They say coaching is only for “fully functioning” adults. Read: people who don’t have brain disorders. They say people with mental illnesses aren’t “coachable.” I say, “Pish-posh!” I say that all people are coachable and all people are welcome at my practice. If someone needs to be referred to mental health, I will take the time to help them find the care they need.
Anyway, I’ve seen firsthand that coaching can be a beautiful thing…life changing, really. I see in my mind’s eye, a thriving practice; getting to help people day in and day out. Changing lives and bettering my own in one fell-swoop. I daydream about a time when my coaching practice is doing so well that I can even take a pro-bono client every month.
I digress. There are things I don’t like; words like “excuses” and happiness used as a state of being instead of a passing emotion. It just makes the adventure that much more challenging; putting the pieces together and figuring out which ones need to be thrown out because they belong in someone else’s puzzle. Figuring out what coaching tools will be useful to my clients. Hashing out the best way to guide them to their success.
A Case Of The Nerves
I’m also working with a serious case of nerves. They’ve most been about the fact that I’m going to be starting my own business. My own business!?! I’ve never even considered it…not seriously, anyway. And coaching is such a new interest of mine…it all seems so fast. It seems fast, but it also seems right.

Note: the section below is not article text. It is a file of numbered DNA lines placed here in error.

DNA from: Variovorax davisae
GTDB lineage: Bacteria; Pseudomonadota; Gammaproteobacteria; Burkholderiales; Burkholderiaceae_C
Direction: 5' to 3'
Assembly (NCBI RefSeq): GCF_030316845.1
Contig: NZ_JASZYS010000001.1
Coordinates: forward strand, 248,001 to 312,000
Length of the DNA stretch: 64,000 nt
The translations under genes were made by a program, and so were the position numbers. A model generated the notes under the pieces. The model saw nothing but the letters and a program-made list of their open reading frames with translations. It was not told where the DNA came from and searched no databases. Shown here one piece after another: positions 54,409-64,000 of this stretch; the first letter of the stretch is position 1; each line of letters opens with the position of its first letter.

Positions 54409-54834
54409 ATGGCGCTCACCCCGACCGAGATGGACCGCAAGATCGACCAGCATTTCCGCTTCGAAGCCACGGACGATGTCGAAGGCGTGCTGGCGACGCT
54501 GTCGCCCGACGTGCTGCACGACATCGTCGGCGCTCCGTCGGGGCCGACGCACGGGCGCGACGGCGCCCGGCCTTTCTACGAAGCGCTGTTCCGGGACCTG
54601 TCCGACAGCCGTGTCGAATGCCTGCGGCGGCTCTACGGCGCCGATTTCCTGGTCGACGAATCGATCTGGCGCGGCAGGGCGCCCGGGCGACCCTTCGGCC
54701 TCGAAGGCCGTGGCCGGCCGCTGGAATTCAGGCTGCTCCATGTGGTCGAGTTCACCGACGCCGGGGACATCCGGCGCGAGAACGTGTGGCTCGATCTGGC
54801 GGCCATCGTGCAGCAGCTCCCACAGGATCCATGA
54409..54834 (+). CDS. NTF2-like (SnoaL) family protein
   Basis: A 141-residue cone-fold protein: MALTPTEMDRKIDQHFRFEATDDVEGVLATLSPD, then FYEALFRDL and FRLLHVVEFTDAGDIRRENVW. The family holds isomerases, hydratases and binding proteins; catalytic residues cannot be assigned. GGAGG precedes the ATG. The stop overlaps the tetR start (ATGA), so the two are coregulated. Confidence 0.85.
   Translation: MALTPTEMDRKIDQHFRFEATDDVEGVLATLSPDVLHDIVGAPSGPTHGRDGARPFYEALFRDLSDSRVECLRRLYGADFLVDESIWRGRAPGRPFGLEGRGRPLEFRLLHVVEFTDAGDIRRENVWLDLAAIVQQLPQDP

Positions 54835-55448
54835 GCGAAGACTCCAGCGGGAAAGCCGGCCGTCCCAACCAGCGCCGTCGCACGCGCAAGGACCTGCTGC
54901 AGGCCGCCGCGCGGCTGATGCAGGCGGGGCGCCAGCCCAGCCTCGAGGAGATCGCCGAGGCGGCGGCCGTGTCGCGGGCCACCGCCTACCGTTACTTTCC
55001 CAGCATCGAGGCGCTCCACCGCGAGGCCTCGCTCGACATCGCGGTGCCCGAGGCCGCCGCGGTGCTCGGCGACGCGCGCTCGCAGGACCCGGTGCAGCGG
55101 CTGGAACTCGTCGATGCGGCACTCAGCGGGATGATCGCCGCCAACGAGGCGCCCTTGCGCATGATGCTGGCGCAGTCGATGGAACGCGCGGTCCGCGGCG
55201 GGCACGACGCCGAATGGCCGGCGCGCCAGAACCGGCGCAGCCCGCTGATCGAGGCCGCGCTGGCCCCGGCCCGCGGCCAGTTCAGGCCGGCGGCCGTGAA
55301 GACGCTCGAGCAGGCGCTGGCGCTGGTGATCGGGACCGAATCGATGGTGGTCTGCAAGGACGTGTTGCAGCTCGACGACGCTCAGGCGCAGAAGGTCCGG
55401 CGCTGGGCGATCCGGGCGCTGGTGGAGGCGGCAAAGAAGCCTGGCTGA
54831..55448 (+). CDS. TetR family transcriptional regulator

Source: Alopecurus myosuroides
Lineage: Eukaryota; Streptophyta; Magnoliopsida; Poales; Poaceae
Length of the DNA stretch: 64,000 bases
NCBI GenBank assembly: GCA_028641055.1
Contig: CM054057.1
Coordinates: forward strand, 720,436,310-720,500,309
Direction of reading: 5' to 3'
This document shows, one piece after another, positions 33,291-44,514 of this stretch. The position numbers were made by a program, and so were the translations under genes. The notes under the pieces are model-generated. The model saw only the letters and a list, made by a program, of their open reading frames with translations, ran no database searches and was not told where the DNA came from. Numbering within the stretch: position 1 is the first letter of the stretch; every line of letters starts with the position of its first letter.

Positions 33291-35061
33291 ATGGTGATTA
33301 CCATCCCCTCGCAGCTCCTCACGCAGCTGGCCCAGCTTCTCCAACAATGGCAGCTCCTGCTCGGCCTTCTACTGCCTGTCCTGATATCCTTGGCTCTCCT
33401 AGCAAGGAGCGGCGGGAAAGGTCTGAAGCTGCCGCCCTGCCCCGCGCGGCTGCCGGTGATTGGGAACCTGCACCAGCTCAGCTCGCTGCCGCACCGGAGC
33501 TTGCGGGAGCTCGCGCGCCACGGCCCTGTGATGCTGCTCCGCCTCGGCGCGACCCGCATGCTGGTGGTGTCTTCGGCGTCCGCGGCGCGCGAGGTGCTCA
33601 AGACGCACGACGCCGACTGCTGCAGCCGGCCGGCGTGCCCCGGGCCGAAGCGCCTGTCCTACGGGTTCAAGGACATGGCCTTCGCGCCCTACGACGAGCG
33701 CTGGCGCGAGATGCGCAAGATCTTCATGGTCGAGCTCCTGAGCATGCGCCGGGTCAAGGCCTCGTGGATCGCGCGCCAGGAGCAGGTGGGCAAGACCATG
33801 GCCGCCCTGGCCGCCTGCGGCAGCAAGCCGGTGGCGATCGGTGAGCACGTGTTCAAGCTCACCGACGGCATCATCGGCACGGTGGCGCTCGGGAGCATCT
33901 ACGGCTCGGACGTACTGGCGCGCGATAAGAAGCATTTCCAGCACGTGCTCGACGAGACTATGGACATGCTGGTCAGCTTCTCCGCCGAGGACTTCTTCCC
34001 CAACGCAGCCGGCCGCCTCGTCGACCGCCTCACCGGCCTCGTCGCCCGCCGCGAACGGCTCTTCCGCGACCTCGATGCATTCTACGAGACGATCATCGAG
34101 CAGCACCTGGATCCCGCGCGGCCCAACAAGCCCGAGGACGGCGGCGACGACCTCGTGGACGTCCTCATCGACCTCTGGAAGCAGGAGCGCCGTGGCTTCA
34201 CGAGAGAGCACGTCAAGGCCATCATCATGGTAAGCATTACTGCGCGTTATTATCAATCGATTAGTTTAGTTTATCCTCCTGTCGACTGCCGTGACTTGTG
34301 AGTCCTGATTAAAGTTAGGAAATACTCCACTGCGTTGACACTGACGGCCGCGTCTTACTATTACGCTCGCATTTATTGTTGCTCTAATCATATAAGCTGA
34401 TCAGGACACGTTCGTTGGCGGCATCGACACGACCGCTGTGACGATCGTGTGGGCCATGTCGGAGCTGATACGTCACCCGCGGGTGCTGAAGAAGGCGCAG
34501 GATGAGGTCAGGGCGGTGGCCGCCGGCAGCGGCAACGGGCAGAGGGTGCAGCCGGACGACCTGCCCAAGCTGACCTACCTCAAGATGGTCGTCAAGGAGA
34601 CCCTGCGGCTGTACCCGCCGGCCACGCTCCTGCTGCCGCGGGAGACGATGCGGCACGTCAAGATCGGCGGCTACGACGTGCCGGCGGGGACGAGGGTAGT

But my nerves also stem from the fact that, as a coach, I’m responsible for helping people make their dreams come true. What if I don’t ask the right questions? What if I don’t know what to do or say to help them? What if my ideas on what works are wrong and my results fall flat? What if…what if…what if…It just keeps going on and on like that.
I am scared because I have ADHD. I am scared because ADHD makes me forgetful, flighty, and self-conscious. My ADHD makes it hard for me to practice active listening. My ADHD makes it hard for me to keep records in order and make smart financial decisions. They say that people with ADHD are more likely to be entrepreneurs, but from where I standing it feels like more of a hindrance than a superpower.
I’m scared because I’m human and because starting a new career and opening a business for the first time is a big deal. It could be a game-changer. I think, more than anything, I’m scared it won’t change the game and I’ll be stuck in this life forever…
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Love and light. Keep fighting the good fight! 💜💜